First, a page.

When I saw the posting for the communications internship at Madison House Autism Foundation in January 2013, I applied almost immediately. I knew it was a place I wanted to be. My journey towards acceptance of my young son’s diagnosis of high functioning Asperger’s and ADHD has been a long one– with starts, stops, and detours. Given that the crooked path we were on, and continue to be on, was not without reason, it occasionally seemed as though his diagnosis was incorrect. Then would come the reminders, mainly in the classroom, that he obviously he had some struggles.
Before coming to Madison House Autism Foundation, I had rarely thought about what life is going to be like for my son when he finishes high school. Frankly, I couldn’t think about it for long because I was (and still am) just trying to figure out elementary school. I see that the early intervention he has received has been beneficial. I also believe that, because of what is being done now, things will improve by the time my son graduates. Being at Madison House and learning that there is a movement to address the issues of adults with autism gives me hope.The work can only move forward.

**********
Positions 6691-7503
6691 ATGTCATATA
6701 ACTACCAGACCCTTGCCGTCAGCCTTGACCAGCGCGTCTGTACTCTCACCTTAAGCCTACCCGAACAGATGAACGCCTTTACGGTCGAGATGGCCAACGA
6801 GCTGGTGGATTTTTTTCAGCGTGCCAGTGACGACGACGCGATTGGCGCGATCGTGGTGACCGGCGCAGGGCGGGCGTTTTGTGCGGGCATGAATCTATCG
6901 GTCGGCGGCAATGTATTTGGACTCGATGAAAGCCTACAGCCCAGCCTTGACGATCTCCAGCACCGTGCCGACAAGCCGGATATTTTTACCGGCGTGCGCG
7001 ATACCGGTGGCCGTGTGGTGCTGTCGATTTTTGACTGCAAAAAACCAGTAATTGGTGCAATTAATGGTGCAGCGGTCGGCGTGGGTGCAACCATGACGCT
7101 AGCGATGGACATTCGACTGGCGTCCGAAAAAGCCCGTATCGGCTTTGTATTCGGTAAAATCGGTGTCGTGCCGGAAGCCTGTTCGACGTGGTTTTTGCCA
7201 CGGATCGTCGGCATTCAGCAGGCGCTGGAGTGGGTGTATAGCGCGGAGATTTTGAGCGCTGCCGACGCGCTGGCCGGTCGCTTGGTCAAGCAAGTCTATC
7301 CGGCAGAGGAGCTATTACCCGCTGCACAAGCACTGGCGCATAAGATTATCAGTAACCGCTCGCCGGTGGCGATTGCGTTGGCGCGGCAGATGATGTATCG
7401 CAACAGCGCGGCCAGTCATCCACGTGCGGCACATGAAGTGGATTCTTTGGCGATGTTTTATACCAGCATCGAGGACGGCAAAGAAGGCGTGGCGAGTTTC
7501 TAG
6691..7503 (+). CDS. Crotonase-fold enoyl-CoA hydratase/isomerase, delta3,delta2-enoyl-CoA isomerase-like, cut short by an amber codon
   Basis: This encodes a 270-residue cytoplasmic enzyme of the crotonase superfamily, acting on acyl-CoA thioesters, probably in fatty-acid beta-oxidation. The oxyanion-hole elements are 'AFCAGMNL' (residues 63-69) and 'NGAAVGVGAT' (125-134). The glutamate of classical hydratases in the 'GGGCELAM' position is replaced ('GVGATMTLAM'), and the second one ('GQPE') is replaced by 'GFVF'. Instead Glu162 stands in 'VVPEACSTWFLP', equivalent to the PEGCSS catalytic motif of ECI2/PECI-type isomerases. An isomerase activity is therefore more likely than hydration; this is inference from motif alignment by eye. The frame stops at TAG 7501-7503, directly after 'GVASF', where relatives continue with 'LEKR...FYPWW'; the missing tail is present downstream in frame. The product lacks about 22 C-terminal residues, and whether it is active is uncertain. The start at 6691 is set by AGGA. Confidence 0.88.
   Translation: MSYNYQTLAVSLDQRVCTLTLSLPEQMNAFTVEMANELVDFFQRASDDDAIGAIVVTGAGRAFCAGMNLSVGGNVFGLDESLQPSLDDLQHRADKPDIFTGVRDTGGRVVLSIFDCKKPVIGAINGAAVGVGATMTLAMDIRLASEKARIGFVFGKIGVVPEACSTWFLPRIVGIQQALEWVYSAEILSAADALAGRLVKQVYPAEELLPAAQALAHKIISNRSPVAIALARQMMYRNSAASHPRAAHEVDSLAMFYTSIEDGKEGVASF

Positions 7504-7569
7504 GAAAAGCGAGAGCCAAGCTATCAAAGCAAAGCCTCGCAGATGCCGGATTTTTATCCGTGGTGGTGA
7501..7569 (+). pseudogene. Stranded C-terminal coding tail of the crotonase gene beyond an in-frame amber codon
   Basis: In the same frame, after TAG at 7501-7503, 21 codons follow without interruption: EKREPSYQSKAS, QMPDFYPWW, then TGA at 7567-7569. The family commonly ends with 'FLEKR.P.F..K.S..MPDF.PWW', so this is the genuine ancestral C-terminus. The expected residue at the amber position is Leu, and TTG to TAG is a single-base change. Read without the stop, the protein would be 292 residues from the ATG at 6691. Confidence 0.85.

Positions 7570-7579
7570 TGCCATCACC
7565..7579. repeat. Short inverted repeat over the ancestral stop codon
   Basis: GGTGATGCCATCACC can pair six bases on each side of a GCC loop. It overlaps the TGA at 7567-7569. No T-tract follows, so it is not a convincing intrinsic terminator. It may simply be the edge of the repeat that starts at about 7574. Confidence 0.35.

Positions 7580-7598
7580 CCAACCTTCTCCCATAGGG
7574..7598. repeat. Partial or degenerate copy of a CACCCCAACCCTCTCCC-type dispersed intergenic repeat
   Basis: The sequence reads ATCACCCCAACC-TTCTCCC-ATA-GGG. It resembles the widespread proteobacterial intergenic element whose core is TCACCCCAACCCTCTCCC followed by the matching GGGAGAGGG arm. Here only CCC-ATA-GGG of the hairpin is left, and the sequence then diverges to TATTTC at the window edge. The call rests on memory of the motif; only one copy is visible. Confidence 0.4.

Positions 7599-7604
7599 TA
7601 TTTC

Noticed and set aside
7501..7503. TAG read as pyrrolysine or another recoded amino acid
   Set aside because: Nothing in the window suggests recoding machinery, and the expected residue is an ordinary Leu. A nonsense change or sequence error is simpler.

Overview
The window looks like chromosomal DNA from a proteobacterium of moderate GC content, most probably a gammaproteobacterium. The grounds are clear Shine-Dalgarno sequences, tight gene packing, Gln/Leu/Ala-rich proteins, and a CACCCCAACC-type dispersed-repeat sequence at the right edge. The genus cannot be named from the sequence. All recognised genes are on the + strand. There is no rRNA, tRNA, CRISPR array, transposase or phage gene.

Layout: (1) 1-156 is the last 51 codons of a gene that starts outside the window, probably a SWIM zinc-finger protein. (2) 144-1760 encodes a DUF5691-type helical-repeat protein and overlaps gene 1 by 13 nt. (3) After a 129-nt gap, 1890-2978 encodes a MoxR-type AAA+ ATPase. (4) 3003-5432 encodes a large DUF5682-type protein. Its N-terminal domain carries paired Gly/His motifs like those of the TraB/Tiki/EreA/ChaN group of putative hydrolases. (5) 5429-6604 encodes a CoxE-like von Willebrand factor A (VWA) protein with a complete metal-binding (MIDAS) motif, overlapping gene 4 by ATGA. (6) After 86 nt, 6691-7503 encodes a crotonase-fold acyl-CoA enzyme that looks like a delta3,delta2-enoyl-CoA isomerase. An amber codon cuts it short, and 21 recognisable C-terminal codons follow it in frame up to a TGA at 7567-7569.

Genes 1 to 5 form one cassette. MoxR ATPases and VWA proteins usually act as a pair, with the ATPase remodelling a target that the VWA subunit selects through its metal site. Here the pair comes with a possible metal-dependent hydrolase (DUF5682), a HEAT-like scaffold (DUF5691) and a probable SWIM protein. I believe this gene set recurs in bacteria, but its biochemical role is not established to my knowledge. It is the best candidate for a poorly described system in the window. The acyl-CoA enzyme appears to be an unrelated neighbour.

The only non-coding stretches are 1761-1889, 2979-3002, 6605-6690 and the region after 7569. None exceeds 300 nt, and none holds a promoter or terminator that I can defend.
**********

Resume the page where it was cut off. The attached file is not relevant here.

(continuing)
I mentioned my son’s diagnosis to a friend once, and she said, “Well, you know they believe Albert Einstein had Asperger’s.” My mind wandered- well, actually dreamed, “A budding Einstein? Whoa!” I came out of the clouds moments later as I realized that, Einstein or not, he was the best thing that has ever happened to me and my family. Nevertheless, I salute Einstein, whose 1949 book was the inspiration for the title of this blog, for proving to the world that we all, regardless of our differences, can contribute great things to society. And that’s another message that Madison House Autism Foundation wants the whole world to remember.
In those moments where I worry about the future, I just remember what one mother said to me at Madison House’s photo shoot for its Autism Awareness Month billboard in Times Square. As the parent of her own young adult son with autism, she imparted, “Your son? I can tell. He’s going to be just fine.”
Jacki Lewis is a full time student, completing her BA in Communications Studies at UMUC at Universities at Shady Grove. She earned her associate degree in Communications in 1989 and worked at the International Monetary Fund for 20 years in human resources before deciding to continue her education and change careers. She is also a board member of Lyn “Dancn” Club, Inc., an urban line dance group located in Mitchellville, MD. She came to Madison House Autism Foundation in January 2013 as a Communications Intern because she wanted to use her skills to support its mission and spread awareness on the need for residential options for autistic adults.[fblike layout=”standard” send=”true” action=”like” font=”arial” colorscheme=”light”]